A program to automate the comparative analysis of RNA secondary structure

Roderic D. M. Page (

What is it? Circles is an experimental Windows 95/98/NT program for inferring RNA secondary structure using the comparative method. It provides a user-friendly interface to Jack Tabaska's maximum weight matching programs. The user can read in an alignment in FASTA, Clustal, or NEXUS format, compute a maximum weight matching, and export one or more secondary structures in standard formats.

Availability and requirements


Circles is available here as a self extracting executable file for Windows 95/98/NT.

Click on the icon to download your copy.

Release history 15 May 2000 Version 0.1.0
First release.

Documentation An online manual is available here.

Motivation Comparative analysis is the preferred method of inferring RNA secondary structure, but its use requires considerable expertise and manual effort. As the importance of secondary structure for accurate sequence alignment and phylogenetic analysis becomes increasingly realised, the need for secondary structure models for diverse taxonomic groups becomes more pressing. Maximum weight matching (MWM) is graph-theoretic approach to inferring RNA secondary structure that shows considerable promise. It takes as input a set of base pairing scores that can be derived from a range of sources, such as free energy considerations, mutual information, or experimental data. These data can be represented as a folding graph where the vertices are alignment positions, and the lines or edges connecting a pair of vertices are given a weight proportional to the amount of evidence for that pairing. A matching is a subgraph of the folding graph in which no vertex is connected to more than one other vertex. The matching with the greatest total edge weight is the taken to be the best estimate of the RNA structure. This matching can include information on both secondary and tertiary structure, such as pseudoknots. MWM can greatly speed up the process of comparative structure analysis of RNA sequences, and has been tested successfully on tRNA, SRP RNA, and 16S rRNA sequences.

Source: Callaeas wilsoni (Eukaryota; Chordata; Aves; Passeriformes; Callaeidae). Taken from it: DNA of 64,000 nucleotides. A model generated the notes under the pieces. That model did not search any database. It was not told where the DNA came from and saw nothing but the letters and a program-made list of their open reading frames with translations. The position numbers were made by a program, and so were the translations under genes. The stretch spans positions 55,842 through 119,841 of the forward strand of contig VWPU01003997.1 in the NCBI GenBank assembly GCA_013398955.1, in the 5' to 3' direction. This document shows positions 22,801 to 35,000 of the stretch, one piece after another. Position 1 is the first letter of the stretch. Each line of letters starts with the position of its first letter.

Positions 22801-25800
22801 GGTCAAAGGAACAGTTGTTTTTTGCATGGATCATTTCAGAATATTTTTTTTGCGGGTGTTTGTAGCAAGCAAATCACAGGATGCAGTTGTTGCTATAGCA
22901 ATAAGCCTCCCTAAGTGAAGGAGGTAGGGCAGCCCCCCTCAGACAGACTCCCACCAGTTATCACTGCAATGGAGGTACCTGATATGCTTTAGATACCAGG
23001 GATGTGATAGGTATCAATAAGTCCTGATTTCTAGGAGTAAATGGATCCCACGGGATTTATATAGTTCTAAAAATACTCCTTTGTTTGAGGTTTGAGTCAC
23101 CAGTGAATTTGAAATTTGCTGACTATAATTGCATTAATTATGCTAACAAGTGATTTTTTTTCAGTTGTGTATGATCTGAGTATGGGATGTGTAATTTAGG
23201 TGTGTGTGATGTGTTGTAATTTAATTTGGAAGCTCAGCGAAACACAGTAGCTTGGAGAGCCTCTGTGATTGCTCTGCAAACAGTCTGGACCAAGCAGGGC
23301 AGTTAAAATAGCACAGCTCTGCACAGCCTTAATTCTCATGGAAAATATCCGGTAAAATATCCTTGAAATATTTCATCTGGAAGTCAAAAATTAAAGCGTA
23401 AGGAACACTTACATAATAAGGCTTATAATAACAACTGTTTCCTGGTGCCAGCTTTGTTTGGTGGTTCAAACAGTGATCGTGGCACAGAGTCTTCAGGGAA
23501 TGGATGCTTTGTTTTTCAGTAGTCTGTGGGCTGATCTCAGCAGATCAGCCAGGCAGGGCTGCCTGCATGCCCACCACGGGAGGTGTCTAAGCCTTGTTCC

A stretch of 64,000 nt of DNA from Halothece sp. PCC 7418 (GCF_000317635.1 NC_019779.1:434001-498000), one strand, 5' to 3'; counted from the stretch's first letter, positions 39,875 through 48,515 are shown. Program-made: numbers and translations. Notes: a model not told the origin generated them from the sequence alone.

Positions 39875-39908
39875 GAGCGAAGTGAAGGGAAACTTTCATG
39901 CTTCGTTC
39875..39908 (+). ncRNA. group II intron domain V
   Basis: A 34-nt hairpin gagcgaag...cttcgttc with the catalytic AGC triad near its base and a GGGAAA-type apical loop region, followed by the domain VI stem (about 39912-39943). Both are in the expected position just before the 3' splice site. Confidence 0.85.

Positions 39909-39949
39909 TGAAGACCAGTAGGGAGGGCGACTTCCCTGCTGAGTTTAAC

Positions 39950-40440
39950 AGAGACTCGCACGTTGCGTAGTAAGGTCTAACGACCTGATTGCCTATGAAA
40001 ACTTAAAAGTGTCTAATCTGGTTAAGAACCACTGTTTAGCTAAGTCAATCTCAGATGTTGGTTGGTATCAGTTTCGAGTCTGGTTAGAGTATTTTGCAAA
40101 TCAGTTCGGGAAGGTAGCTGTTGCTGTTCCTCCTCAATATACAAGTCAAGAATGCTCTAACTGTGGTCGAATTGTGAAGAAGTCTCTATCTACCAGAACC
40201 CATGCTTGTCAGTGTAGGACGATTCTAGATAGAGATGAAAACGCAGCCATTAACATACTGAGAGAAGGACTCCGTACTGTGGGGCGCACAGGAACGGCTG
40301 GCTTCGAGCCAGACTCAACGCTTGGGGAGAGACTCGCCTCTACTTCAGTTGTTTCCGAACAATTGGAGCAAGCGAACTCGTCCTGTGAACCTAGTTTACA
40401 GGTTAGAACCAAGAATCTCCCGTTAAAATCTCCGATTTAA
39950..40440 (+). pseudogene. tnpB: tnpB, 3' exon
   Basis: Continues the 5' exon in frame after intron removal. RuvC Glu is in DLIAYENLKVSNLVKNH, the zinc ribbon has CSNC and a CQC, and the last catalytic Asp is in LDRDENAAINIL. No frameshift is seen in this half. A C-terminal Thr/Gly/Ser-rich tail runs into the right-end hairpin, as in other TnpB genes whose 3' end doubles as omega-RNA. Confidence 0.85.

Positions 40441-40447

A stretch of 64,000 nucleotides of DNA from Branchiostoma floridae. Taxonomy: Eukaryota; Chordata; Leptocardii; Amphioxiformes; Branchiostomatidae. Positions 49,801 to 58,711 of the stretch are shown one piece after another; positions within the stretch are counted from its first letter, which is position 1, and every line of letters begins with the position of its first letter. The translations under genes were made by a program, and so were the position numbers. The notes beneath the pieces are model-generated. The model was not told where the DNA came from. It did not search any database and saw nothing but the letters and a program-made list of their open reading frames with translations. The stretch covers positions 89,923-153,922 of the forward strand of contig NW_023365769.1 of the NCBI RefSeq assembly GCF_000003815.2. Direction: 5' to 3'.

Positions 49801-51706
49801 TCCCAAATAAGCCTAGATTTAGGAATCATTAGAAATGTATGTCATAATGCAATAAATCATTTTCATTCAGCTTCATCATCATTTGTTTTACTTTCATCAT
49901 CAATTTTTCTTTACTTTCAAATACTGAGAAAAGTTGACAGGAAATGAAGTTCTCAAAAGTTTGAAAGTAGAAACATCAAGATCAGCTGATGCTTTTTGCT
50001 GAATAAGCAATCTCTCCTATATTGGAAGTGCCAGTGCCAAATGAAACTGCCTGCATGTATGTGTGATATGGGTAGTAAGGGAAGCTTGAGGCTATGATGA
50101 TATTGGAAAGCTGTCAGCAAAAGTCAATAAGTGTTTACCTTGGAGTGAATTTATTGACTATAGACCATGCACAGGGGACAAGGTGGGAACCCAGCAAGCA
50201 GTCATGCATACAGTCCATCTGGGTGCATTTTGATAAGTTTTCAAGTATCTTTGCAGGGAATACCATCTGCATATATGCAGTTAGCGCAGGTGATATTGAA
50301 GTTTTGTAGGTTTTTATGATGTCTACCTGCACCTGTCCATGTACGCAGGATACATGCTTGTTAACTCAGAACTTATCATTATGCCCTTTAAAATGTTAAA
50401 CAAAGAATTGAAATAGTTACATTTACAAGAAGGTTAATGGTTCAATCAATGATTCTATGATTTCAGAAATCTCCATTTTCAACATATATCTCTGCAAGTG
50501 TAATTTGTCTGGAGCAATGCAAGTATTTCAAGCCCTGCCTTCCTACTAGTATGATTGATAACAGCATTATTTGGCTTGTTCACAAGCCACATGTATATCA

Background reading and links

For background on maximum weight matching see JE Tabaska, RB Cary, HN Gabow and GD Stormo (1998), "An RNA folding method capable of identifying pseudoknots and base triples," Bioinformatics 14, 691-699.

A general overview of the comparative analysis of RNA structure is provided by Robin Gutell's Web site.

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